Crimes, like lands, are not inherited.
Isn’t it time to call out our friendly Democrats/Elites and place them on the table and point to their crimes?
As the play begins, Timon of Athens, with his generous nature, is friend to everyone: the needy, the indebted, the powerful, the artistic. One exception to his love of mankind is the cynical and humankind hating philosopher Apemantus. In Timon’s excessive generosity, he unthinkingly spends his prosperity on others, till nothing is left. But the men he has treated so well forget his kindnesses and turn on him, demanding payment for money he owes. The generous-hearted Timon transforms at light speed into just another form of Apemantus, condemning all men (still including Apemantus) and exiling himself to the woods to live alone.
There the irony: Timon no-longer-of-Athens finds gold, enough to reestablish himself at the top of Athenian society. But he rejects the gold and society and is happy to rid himself of his new-found wealth by tossing it at or to anyone who passes nearby—army general and mistresses, thieves, poet and painter.
But Athens is under threat from attack, and it turns to Timon for succor because the attacking general is loyal to Timon. Timon rejects the city’s pleas vilely, and it falls.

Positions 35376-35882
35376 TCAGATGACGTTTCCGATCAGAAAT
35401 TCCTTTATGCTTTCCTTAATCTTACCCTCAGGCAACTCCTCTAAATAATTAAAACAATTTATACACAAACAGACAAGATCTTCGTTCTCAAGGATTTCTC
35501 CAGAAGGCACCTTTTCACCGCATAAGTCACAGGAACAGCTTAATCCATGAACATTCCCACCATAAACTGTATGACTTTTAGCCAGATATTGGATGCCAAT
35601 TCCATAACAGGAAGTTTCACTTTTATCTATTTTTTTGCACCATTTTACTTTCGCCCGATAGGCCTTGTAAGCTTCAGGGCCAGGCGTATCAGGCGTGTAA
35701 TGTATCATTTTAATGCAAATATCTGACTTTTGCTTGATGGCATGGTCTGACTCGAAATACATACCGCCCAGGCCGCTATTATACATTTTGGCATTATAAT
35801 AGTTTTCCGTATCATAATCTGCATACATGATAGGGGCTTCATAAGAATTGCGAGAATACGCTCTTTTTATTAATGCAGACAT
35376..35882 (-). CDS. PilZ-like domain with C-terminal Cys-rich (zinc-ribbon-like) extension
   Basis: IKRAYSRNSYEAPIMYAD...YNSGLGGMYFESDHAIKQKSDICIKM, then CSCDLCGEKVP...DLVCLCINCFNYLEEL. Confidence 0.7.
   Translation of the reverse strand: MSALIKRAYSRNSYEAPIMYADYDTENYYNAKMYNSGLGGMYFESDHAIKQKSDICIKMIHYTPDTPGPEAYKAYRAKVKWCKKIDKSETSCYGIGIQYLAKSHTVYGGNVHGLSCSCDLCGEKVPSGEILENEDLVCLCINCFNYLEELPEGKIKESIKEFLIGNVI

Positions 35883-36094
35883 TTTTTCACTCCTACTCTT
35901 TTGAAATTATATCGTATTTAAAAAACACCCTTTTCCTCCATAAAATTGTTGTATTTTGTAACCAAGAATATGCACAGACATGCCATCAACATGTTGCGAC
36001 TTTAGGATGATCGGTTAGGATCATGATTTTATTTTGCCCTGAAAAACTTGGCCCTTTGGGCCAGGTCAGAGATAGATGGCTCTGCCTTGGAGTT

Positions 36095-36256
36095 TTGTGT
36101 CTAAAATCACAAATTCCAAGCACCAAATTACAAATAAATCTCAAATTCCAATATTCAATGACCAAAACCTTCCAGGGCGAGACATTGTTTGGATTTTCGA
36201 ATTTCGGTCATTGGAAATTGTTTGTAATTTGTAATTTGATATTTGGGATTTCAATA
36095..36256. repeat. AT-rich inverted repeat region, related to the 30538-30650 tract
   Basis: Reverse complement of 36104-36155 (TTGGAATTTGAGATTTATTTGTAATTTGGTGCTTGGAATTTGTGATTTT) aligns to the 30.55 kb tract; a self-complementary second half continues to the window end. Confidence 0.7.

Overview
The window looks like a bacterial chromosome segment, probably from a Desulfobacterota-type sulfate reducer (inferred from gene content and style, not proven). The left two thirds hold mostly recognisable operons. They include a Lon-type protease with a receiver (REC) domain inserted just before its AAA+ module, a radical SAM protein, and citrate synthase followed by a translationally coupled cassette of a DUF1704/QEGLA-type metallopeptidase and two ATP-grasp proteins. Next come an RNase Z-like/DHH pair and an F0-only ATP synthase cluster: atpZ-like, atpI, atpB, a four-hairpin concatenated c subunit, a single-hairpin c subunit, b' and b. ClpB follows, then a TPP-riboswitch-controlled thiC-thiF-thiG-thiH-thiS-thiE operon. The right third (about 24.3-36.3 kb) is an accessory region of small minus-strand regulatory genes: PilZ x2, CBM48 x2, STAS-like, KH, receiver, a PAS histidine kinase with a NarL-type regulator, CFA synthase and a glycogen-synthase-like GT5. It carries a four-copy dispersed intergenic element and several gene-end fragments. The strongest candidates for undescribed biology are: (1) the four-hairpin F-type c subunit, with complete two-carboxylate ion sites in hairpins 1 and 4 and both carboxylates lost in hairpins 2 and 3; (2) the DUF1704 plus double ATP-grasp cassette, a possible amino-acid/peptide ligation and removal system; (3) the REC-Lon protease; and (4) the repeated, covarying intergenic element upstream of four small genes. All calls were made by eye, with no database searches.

Shakespeare wrote the words that capture the theme of Timon of Athens for me and put in the mouth of the poet who visits the self-exiled Timon offering—in hopes of a share of the gold—to write a poem that “must be a personating of ” [Timon].
It will be “satire against the softness of prosperity, with a discovery of the infinite flatteries that follow youth and opulency.”
It’s the gnat principle. Gnats of the sort found in Virginia, swarm around any human head they can find (animals, too). Wealth and influence likewise attracts other men and women. In hope of benefiting from that wealth and influence, they swarm like gnats about whoever possesses it. As with Timon, when the wealth, influence or prominence fail, the swarms of humans disappear.
What can I do for my fellow seems much harder to think and act on, than the opposite: what can I gain from my fellow.